Observations on Change and Those Who Cause It

Observations on Change and Those Who Cause It

The rightness of the idea does not justify the treatment of those who disagree.

Observations on Change and Those Who Cause It

Throughout history, there have been those who have maintained the status quo, and those who have challenged it. Sometimes, the status quo desperately needs to be both challenged and changed. But many who correctly observe that change is needed inadvertently sabotage their own efforts to bring about meaningful and lasting change for entirely avoidable reasons, including some (or all) of the following.

1. The persecution complex. Opposition from the establishment does not prove the validity of the argument for change. The vehement anger of the establishment against the proposed idea does not prove the veracity of the argument. Martin Luther was strongly opposed… but so was Joseph Arius (proponent of the heretical belief that Jesus was not fully divine). The fierceness of the established viewpoint against the new argument is not a reliable indicator of the truth of the argument.

2. Overswinging the pendulum. Attempting to correct error by striving for equal and opposite error does not correct the error, it creates additional error. This should be self-evident, but it rarely is. Error is corrected by patiently persevering in the agonizingly-maintained balance in the center. Few who attempt to bring about change succeed, often because their error of over-correction (which may be evident to everyone but themselves and their fanboys) itself requires correction. It takes far greater strength, character, and leadership to maintain balance in the face of withering pressure to slide to the opposite extreme.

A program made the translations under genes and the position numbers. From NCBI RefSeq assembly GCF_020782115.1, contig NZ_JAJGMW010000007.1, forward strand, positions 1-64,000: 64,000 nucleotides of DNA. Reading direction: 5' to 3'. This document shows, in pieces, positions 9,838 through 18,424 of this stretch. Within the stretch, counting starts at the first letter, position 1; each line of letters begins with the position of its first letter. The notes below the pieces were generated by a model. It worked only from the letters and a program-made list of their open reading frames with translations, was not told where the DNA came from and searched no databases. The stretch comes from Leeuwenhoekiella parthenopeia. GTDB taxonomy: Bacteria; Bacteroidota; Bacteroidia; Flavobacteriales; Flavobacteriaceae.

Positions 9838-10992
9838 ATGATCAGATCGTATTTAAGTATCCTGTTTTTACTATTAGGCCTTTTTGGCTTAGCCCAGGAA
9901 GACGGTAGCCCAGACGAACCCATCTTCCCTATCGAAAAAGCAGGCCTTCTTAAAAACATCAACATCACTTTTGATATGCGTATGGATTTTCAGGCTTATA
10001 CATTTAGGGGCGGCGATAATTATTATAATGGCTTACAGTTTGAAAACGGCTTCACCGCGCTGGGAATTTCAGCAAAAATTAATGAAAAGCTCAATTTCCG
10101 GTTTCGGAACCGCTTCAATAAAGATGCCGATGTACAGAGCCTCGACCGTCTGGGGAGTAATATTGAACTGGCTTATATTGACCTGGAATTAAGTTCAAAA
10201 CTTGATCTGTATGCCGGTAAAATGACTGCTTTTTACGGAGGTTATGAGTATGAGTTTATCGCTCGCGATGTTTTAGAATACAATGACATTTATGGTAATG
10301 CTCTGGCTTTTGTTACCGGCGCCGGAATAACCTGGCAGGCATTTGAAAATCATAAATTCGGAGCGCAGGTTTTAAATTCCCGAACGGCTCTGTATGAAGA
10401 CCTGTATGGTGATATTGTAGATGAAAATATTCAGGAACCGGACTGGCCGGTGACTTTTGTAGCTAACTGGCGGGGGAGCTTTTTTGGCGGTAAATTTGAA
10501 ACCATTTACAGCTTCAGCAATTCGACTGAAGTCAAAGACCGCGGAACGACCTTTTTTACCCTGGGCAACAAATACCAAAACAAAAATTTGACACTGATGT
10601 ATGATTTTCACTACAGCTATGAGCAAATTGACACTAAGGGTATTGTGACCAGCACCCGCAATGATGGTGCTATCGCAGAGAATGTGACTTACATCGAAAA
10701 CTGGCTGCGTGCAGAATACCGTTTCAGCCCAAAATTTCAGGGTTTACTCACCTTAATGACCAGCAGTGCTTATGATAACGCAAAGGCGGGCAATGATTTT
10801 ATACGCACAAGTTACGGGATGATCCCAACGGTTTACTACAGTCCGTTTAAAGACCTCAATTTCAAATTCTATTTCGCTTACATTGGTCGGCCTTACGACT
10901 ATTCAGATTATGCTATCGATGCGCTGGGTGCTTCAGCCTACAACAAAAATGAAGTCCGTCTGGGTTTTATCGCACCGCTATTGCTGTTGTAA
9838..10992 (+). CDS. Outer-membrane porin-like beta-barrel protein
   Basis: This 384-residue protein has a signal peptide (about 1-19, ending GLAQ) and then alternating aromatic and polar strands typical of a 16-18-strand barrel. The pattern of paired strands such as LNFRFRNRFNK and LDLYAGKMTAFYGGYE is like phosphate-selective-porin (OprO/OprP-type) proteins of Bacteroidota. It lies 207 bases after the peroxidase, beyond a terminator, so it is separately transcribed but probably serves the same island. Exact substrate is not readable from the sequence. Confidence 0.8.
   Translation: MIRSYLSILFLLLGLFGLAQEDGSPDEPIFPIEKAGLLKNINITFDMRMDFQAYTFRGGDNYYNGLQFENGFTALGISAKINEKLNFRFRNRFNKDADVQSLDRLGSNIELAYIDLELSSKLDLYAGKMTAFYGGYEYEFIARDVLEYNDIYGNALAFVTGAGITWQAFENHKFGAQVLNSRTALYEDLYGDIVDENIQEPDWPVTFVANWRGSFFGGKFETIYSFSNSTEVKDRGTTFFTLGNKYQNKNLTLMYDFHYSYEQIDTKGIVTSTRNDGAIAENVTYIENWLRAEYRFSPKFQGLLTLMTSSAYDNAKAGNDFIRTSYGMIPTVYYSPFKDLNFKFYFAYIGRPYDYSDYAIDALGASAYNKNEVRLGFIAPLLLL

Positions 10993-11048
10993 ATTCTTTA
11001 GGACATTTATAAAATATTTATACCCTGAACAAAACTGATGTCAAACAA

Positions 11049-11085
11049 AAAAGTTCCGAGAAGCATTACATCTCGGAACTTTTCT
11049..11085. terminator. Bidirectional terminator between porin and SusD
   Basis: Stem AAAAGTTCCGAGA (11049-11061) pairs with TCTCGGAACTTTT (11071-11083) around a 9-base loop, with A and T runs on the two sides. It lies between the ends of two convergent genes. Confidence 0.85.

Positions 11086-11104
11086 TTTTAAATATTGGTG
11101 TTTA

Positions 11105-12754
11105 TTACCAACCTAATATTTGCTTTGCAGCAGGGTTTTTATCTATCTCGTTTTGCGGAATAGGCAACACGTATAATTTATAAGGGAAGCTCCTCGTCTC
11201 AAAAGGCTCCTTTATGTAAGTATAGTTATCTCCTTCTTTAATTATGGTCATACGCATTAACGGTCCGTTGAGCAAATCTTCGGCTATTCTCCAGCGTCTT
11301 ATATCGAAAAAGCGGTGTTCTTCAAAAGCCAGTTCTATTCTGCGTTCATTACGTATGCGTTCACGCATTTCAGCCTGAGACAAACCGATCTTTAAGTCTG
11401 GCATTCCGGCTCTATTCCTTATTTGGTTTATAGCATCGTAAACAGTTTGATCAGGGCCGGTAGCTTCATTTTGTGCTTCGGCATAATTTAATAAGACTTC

3. Blindness in expertise. I am told that the most dangerous phase for a rock climber is not when they are first starting out. At the beginning, the new climber is so freaked out they pay careful attention to all the rules, use every protection, and take every precaution. It is when the climber considers themselves an expert that they start to miss things, overlooking them because “I got this.” This is the most dangerous phase they encounter… and not all of them get through it alive. Expertise may suggest all kinds of new solutions to old problems. But it may also result in myopia and an inability to look beyond the limits of what the “expert” has always seen.

4. Cessation of listening. Working to bring about change requires increasing knowledge—knowledge about the depth and severity of the problem that needs to be fixed, and knowledge about the proposed solution. Together with the increase of knowledge comes (almost inevitably) a reluctance to really listen, especially to anyone or anything from the opposing camp. The solution to this fingers-in-the-ears-I’m-right-you’re-wrong problem might be as simple as adopting an attitude of asking advice. It does not necessarily mean the advice will be taken (though it must be genuinely sought), but it assumes a posture of one who—no matter how right they believe themselves to be—still listens and learns… kind of like a disciple.